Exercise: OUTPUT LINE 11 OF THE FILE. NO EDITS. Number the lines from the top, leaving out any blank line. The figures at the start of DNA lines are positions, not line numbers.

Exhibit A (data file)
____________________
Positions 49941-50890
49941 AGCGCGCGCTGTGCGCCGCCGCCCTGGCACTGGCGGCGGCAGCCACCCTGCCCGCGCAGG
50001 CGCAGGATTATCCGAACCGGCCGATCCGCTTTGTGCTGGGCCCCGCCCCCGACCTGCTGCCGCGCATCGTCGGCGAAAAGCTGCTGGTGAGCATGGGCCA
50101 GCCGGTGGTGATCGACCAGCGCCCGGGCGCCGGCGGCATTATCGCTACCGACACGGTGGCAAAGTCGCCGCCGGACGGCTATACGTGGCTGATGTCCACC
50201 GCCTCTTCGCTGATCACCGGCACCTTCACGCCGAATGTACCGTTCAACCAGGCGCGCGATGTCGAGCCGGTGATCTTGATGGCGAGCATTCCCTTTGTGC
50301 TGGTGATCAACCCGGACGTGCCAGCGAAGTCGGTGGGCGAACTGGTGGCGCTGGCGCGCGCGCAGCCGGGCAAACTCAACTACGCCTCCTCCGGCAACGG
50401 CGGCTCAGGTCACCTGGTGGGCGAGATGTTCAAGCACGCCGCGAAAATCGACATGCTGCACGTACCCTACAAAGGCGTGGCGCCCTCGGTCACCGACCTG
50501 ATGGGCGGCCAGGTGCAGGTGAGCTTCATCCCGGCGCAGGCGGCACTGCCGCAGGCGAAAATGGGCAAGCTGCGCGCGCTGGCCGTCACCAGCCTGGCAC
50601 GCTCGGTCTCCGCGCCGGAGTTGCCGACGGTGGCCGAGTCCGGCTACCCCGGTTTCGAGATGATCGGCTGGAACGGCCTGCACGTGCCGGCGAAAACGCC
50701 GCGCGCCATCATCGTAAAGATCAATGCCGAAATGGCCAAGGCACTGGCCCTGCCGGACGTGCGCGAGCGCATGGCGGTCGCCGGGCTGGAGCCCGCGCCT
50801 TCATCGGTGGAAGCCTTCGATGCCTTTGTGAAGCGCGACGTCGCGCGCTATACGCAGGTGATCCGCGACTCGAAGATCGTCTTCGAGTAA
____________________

50801 TCATCGGTGGAAGCCTTCGATGCCTTTGTGAAGCGCGACGTCGCGCGCTATACGCAGGTGATCCGCGACTCGAAGATCGTCTTCGAGTAA